Critical Criminology

, Volume 14, Issue 2, pp 159–180

Crime on the High Seas: Crimes of Globalization and the Sinking of the Senegalese Ferry Le Joola


  • Dawn Rothe
    • University of Northern Iowa
  • Stephen Muzzatti
    • Ryerson University
  • Christopher W. Mullins
    • University of Northern Iowa

DOI: 10.1007/s10612-006-9003-3

Cite this article as:
Rothe, D., Muzzatti, S. & Mullins, C.W. Crit Crim (2006) 14: 159. doi:10.1007/s10612-006-9003-3


The world’s second largest maritime disaster occurred on September 26th 2002, the sinking of the Senegal’s state run ferry Le Joola, killing 1863 passengers. In the wake of the sinking, it became clear that the state of Senegal held liability for the ferry’s failure; the government readily admitted its errors and several ministers either stepped down or were removed from their positions. In many ways, this case, at least on the surface, looks like a classic example of a state crime – illegal activities carried out by the state or state agencies. However, despite unequivocal governmental responsibility, we suggest that this was not simply a case of state crime. Rather, a thorough investigation and analysis of the reasons and forces behind the Le Joola sinking suggest that international institutions, primarily the World Bank, bear culpability for the disaster due to the way in which their policies and economic development demands altered Senegal’s social, economic and political structures. In conclusion, we offer a criminological analysis of the catalysts leading to the reinstatement of the state run ferry to the coastal waters and the subsequent actions taken by the State of Senegal and of International Society.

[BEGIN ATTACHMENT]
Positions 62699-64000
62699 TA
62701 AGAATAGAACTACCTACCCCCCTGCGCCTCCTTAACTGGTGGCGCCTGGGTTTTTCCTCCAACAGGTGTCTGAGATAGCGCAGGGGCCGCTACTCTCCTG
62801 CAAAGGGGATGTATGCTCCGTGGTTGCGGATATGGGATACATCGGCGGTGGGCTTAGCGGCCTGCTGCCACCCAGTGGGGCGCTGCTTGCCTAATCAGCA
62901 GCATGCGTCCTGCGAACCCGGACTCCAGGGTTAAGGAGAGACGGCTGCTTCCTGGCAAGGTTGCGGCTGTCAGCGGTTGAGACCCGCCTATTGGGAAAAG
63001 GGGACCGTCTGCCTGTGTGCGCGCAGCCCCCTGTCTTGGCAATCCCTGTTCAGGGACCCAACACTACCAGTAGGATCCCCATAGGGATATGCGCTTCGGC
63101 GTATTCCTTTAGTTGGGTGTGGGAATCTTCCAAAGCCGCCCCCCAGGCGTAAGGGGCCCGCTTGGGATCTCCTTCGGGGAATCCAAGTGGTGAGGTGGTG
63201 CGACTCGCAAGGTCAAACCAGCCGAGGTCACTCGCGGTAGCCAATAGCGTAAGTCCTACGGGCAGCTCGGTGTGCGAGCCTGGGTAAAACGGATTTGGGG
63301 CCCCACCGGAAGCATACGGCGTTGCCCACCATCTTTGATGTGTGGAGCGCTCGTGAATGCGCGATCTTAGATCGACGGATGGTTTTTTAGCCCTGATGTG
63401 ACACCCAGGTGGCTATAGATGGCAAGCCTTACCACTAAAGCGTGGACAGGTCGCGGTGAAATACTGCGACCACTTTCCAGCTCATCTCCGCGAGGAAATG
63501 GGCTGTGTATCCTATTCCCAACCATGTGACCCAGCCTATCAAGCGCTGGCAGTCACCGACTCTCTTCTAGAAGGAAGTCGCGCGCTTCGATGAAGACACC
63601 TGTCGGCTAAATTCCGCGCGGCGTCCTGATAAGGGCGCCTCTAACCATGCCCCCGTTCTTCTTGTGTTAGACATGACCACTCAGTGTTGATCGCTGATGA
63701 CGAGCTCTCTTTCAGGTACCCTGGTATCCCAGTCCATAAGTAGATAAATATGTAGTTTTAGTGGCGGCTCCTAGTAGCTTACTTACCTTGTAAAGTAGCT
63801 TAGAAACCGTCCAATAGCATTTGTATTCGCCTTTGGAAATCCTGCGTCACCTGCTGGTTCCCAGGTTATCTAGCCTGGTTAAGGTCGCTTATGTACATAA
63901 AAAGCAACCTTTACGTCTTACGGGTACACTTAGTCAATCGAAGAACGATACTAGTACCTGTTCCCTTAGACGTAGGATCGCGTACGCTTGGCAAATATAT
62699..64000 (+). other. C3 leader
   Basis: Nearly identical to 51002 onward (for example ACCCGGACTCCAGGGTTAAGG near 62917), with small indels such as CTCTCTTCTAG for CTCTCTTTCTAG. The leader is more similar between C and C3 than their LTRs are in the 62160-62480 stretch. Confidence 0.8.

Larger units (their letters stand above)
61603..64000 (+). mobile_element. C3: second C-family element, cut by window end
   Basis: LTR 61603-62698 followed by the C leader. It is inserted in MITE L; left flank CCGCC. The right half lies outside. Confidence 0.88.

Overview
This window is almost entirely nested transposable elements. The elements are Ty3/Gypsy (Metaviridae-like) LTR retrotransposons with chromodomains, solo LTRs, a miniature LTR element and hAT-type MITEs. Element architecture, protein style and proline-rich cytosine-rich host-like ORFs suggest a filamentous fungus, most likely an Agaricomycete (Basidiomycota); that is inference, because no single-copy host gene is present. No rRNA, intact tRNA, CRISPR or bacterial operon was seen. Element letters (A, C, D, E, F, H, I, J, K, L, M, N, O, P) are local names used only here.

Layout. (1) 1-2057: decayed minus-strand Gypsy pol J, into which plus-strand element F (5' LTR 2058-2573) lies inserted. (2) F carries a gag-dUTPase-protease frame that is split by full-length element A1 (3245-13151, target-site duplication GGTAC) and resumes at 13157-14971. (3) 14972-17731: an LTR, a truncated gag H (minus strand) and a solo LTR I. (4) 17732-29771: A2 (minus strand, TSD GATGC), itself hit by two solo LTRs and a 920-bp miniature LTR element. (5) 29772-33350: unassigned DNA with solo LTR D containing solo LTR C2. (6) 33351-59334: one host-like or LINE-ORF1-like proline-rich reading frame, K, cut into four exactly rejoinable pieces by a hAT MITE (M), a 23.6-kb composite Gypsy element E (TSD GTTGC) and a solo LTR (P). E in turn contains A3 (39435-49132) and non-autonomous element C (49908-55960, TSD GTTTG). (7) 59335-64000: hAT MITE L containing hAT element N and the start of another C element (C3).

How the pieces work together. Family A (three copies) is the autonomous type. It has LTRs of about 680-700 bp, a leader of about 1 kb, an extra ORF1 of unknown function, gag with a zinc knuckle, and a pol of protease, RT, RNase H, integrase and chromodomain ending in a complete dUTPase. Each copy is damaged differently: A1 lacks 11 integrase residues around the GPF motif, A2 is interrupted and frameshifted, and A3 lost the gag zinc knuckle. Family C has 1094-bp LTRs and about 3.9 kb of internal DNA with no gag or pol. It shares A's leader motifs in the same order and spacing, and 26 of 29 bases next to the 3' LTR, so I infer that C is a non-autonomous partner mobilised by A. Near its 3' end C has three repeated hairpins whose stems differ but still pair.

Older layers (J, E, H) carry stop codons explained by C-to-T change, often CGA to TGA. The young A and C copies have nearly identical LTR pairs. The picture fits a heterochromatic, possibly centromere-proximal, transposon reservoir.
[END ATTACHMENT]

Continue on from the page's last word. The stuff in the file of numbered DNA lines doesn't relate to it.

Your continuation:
Copyright information

© Springer 2006